No one wants to think about problems arising while they are traveling. But the reality is that disaster doesn’t care if you are on vacation. Things happen and it is wise to prepare for them before you even leave the house.
We learned this two years ago while vacationing in Florida. Ladybug was a little over a year old and a total mama’s girl. She always wanted to be right next to me. We had plans to go swimming in the hotel pool though a bad storm kept us indoors. Instead, we stayed in our room and hung out on the bed, Ladybug in between D and me. Wanting to do something on the other side of the room, I got up from the bed. Ladybug saw me get up and before D could grab her, she jumped up and ran off the bed. She didn’t just fall- she ran. Before I could catch her, she tumbled down and smacked her head on the corner of the nightstand on her way down, landing on her face. The sound was sickening.
Of course we were worried. As first time parents, even a little bump was a big deal so the large gash surrounded by the black and blue bruise already forming was definitely concerning. We scooped her up and headed straight to the emergency room.
Thankfully, everything turned out fine. The three hour ER wait was the worst part of the ordeal for her. She didn’t have a concussion and she bounced back to her happy self before we even left the hospital. We were able to continue with our itinerary the next day.
I don’t tell you this as an invitation to judge us as parents. Trust me, no one felt more guilty about that event than I did. The what ifs and I should’ves and why did I’s consumed me even after the doctor declared her alright and cleared her to leave the hospital. And I still cringe every time I think about that day. But we did learn a few lessons from the experience.
1. Write down addresses and phone numbers of nearby medical facilities.
It’s not a bad idea to write down the addresses and phone numbers of the local medical facilities before you leave your house. You can even program them right into your phone. You never know when you will need to see a doctor. If you know where to go before you leave for your trip, if there is an emergency, you won’t have to spend time looking up where to go.
2. Make sure you bring your insurance cards.
I keep our insurance cards in my wallet at all times. With small children with me nearly all day every day, it gives me peace of mind in case there is an emergency and I need to take one of them to a doctor or the emergency room.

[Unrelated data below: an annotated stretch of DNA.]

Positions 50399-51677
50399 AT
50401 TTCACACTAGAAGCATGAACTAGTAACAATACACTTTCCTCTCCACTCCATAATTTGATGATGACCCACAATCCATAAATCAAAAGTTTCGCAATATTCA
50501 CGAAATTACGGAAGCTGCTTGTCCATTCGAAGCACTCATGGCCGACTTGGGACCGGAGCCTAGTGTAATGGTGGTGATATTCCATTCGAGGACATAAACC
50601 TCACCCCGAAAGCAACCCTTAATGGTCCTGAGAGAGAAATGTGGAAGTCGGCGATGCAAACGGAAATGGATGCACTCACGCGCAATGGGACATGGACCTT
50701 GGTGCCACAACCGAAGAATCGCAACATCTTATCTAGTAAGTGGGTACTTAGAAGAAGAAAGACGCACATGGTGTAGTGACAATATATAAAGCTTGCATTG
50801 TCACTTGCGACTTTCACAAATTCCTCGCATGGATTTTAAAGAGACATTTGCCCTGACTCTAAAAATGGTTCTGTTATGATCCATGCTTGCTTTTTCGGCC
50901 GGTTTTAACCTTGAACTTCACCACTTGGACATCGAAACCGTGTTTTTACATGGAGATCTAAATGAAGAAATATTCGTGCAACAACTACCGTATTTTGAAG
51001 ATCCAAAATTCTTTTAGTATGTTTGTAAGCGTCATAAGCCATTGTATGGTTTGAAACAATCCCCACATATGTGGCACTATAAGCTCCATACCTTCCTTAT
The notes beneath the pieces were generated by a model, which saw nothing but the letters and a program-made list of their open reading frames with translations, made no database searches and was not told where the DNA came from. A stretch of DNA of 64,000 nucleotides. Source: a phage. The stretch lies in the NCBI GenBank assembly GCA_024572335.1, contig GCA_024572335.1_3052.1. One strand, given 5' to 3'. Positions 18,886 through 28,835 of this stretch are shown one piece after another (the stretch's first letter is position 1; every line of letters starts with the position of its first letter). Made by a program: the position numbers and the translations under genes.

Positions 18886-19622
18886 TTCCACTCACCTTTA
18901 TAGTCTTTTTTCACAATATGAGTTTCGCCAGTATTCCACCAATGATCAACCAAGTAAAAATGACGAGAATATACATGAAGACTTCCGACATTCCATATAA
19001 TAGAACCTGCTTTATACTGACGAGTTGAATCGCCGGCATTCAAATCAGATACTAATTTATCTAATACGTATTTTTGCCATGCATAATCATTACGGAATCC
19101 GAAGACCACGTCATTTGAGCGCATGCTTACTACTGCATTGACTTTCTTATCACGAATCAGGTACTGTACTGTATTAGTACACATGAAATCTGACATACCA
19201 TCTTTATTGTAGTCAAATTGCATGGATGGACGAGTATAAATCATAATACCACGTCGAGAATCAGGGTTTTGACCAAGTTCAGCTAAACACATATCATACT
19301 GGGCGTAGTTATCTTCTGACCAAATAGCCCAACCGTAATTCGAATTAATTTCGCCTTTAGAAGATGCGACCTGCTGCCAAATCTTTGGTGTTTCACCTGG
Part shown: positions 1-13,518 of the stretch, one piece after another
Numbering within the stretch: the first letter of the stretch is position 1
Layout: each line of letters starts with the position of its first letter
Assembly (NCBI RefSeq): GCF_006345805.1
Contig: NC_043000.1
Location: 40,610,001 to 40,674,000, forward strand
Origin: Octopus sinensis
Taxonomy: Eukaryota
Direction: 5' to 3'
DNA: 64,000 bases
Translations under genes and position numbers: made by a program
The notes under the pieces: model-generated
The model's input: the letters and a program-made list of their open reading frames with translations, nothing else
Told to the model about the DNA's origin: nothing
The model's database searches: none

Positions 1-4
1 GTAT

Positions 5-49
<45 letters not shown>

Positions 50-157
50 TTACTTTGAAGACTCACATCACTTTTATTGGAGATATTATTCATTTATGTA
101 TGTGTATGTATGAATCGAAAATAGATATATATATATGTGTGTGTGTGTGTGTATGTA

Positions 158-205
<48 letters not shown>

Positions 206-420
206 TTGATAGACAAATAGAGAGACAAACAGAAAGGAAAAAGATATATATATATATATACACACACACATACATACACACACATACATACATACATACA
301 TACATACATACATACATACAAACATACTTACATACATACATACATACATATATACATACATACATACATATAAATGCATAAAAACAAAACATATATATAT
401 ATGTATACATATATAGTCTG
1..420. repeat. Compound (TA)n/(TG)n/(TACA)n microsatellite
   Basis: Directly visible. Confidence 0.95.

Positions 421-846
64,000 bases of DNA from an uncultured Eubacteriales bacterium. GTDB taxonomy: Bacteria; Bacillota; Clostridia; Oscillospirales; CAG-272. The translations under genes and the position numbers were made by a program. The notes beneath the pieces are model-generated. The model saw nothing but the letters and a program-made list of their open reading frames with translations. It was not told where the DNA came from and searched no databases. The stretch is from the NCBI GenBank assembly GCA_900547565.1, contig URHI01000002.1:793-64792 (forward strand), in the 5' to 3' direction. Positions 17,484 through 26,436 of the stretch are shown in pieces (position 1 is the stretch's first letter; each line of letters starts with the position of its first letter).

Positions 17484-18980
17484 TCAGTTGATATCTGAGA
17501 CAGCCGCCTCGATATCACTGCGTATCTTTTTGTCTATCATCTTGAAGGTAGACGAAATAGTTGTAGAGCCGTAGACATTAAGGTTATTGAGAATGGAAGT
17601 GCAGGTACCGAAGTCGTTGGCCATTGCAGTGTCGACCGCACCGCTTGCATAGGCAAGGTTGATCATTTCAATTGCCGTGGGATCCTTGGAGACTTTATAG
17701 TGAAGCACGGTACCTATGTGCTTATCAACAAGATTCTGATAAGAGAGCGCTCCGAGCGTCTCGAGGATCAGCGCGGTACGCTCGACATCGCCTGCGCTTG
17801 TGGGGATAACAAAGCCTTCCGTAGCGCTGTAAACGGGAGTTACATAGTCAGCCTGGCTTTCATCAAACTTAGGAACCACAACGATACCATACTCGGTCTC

3. Remain calm.
Children feed off the emotions of others, especially their parents. Many times when Ladybug is scared or hurt, she will look at me to gauge my reaction. When I’m calm, she’s calm. But when I panic, she freaks out. Being a mom has been a huge learning experience for me because I tend to panic when something goes wrong. But having a child rely on me has forced me to learn to keep my emotions in check. Remaining calm helps you to keep the situation under control.
4. Be flexible.
No one wants to spend three hours chasing a one year old around an emergency room waiting room, trying to keep her out of places she’s not supposed to go. But when that’s the reality of your life at that moment, there’s not much you can do to change it. Getting annoyed or angry won’t help the situation. Maybe you have to give up a few things or change things around on your itinerary. Or maybe, it’s necessary to forego the rest of your trip and return home. It doesn’t do any good to dwell on the past. Being flexible helps you not get too flustered and angry about the situation.
5. Do something for yourself to help you unwind.
I don’t know about you, but when something stressful happens to me or a loved one, I need time to decompress. It’s hard when I have to be the strong one so I make sure to do something for myself. I like to take a book and soak in the tub or splurge on a treat to share with D while the kids are in bed. You can do this while you are still on your trip or wait until you get home. But do something.
These tips don’t just help me while I’m traveling. They are a good rule of thumb when any unfortunate situations occur at home, as well. Of course, you hope that emergencies won’t happen while you’re traveling but it is always good to be prepared.
*For more tips for minimizing travel anxiety, read my post Minimizing Travel Anxiety: Tips for Navigating the Airport.